Sometimes people get on my bus who truly intrigue me. It's usually their eyes which shine with the intelligence I'm drawn to. Hey, you brothers and sisters of the road know the type we usually deal with, the ones who don't even look at us and use derogatory language at every turn. When I board a person who is friendly, greets me warmly and thanks me when they leave, it feels like I've won the Bus Operator Lotto.
Lately I've had two gentlemen regulars to whom I've had the distinct pleasure of giving rides. One of them rides home after a long day of work in a warehouse. He stands patiently and insists others board before he does, showing the manners not always visible in the bus riding public. He's a big fella, perhaps in his mid- to late-30s. The first time I saw him, "Mr. D" looked at me and his eyes shone with kindness. His mouth followed in a wonderful smile which accentuated the smile lines in his face. These eyes also betray some sadness, but we can all attest to the fact of life's bumpy roads. Nevertheless, I've wanted to tell him that I look forward to his boarding my bus. Whenever somebody can brighten my day, it's my wish to let them know about it, without being too forward or making them feel uncomfortable. Spread a little kindness to me, and I immediately want to repay it. So Mr. D, if you're reading this, thank you for being genuine. I'm sure you're a great friend to many and harbor a gentle, wise and kind soul.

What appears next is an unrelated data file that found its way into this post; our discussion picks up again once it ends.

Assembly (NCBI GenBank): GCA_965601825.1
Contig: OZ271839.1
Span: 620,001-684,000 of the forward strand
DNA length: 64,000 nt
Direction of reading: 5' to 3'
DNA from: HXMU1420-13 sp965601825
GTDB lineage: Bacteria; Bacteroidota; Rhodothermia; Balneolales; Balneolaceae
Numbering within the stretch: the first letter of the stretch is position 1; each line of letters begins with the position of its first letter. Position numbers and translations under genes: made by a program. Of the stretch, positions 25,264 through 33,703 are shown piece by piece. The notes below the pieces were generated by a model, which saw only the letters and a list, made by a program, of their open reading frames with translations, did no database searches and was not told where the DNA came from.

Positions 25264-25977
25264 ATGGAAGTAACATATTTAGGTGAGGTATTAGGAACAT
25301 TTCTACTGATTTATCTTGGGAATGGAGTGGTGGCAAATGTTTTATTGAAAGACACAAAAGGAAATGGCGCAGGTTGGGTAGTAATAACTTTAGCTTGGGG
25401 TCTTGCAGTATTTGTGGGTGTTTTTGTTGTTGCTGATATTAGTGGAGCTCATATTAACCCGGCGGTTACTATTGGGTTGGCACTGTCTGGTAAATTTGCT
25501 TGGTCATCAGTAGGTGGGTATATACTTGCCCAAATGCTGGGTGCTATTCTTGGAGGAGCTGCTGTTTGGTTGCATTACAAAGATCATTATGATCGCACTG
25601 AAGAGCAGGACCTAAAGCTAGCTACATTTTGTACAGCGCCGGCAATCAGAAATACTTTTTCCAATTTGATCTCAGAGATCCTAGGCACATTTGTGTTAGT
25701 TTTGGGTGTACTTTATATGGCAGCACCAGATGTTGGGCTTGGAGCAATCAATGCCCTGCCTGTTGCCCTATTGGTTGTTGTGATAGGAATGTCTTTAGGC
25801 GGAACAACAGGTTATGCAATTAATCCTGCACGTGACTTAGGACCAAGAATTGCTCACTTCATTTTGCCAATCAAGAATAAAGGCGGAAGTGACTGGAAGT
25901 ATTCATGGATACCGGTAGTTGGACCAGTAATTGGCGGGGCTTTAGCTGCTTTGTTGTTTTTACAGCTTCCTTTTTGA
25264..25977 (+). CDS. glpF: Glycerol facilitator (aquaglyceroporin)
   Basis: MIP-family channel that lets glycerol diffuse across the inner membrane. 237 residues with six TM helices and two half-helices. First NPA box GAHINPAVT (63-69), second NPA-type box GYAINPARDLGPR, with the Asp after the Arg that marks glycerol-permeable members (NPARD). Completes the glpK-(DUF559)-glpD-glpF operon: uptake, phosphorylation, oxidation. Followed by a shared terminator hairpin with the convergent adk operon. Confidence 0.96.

Then we have young Johnny Stingray, as I like to think of him. A cool, funny, kind and decent young man in his 20s. He too has the eyes of a much older soul, and a smile that lights up an otherwise dark bus at the end of my night. He spent his youth caring for family members with health challenges, and now he works at a care facility. I've always admired people who do this type of work. It takes the patience of a gentle soul, one who understands the hardships of others and makes great effort to ease their discomfort. Every night we have great discussions, and even though a generation gap exists between us, he's intelligent enough to more than hold up his end of the conversation. Plus, he's blessed with a sharp sense of humor and is a true gentleman.
Decent people realize the job we do is full of stress. Everything that happens in and around the vehicle is constantly being seen and analyzed for degrees of danger. Our eyes see so much more than the average driver, and sometimes we see more than we care to. My heart and soul ache for the bus driver on the west side of town earlier this week who witnessed a man crossing several lanes of a busy road get struck by a car, all because he wanted to catch that bus. So when kind people board, say even just a few friendly words and thank us for doing our job, these simple gestures can make even the hardest days considerably better.